CALGARY -- Calgary’s Glenbow Museum is presenting the Canadian debut of “Vivian Maier: In Her Own Hands,” an exhibit that showcases the posthumous works of the amateur photographer who likely never saw many of her photos turned into prints.

A bulk of the photographs capture everyday scenes in Chicago and New York from the 1950s through 1970s.

A nanny, Maier's charges were often her subjects, but her self-portraits and documentary-style works are earning praise in the art world.

“She really had a great eye for people and humanity and just day-to-day life that we might consider mundane. She found the artistry and the poetry in everyday life,” said Zoltan Varadi, communications specialist with the Glenbow.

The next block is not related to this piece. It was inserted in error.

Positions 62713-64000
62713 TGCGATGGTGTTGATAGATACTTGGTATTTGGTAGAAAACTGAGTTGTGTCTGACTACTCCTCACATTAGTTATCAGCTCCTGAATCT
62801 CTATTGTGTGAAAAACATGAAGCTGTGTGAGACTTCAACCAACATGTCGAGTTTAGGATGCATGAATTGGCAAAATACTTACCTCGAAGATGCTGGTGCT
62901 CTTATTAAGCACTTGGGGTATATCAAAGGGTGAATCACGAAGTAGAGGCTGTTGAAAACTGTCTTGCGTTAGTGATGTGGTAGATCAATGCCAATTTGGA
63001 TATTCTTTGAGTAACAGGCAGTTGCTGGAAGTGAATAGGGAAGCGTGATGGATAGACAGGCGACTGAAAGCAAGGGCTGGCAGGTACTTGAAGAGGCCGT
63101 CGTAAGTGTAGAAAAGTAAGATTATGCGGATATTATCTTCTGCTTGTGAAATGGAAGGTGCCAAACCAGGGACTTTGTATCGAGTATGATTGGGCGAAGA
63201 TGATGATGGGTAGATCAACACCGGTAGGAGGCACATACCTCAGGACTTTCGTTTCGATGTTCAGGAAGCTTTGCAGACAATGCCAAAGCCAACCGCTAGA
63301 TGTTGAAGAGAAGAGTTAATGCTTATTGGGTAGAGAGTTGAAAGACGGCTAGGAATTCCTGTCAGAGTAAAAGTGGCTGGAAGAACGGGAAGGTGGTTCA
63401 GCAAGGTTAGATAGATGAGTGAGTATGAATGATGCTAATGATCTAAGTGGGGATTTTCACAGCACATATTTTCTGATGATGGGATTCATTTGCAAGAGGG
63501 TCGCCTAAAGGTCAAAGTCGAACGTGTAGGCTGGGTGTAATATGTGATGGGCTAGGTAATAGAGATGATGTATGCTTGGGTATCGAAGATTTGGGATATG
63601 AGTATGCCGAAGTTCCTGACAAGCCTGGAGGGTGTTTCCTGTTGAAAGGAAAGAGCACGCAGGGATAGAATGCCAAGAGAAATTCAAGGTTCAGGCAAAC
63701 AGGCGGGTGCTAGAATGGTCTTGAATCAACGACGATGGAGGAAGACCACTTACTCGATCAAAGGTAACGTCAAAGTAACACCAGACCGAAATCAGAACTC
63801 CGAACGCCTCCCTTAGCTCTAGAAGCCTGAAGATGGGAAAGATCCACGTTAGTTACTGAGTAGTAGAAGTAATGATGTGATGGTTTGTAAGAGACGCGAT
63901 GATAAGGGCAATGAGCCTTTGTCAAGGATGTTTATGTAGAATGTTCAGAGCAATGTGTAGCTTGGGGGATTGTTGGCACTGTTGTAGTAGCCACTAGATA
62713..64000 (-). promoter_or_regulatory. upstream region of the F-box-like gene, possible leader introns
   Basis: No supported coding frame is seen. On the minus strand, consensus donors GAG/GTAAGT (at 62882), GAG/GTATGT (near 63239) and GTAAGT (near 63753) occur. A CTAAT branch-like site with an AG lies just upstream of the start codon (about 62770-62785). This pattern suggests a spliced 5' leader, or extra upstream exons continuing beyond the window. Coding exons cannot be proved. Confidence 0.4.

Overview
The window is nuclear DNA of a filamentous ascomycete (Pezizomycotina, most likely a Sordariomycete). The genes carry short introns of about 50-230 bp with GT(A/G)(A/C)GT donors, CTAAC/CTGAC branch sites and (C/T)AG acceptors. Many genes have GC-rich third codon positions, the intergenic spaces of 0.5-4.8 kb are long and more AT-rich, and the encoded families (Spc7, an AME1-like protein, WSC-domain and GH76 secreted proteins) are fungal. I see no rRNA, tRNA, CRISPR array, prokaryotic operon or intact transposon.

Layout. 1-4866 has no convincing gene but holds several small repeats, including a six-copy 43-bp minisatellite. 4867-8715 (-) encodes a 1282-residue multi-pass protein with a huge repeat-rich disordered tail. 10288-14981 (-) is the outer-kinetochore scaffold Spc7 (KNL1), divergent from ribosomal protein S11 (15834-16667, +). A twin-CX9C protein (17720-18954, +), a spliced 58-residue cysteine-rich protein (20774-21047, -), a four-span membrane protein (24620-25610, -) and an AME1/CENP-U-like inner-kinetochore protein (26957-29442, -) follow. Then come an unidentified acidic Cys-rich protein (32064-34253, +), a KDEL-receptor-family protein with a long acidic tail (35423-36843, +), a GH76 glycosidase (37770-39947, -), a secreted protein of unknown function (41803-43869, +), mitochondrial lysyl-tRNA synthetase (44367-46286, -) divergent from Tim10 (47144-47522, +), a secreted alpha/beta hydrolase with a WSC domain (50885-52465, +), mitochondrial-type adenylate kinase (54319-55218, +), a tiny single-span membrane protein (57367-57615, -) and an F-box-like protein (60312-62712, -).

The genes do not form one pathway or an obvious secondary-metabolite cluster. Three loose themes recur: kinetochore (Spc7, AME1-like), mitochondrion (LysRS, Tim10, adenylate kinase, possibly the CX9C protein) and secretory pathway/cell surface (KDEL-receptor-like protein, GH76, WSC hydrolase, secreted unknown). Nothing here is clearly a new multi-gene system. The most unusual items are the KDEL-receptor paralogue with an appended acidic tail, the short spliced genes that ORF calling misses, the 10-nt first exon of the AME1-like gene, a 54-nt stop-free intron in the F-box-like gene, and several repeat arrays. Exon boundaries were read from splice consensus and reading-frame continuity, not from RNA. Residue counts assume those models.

The exhibit has never been presented in Canada before.

It’s believed Maier kept hundreds of thousands of negatives that were never developed and not shown to anyone.

“In fact, she probably didn’t even see the photographs that are on display here,” Varadi said.

Her life became the subject of an Oscar nominated documentary after a box of her negatives were purchased at auction in Chicago in 2007.

Maier passed away in 2009 and never received praise or acclaim for her works, which have been described as stunning masterpieces.

“She didn’t seek out fame. She could’ve had it in her life, had she shared this work, but she chose for whatever reasons that we don’t know to keep it hidden away from the world. Had it not been for an accidental discovery we would never have known about it.”

The exhibit runs until May 24.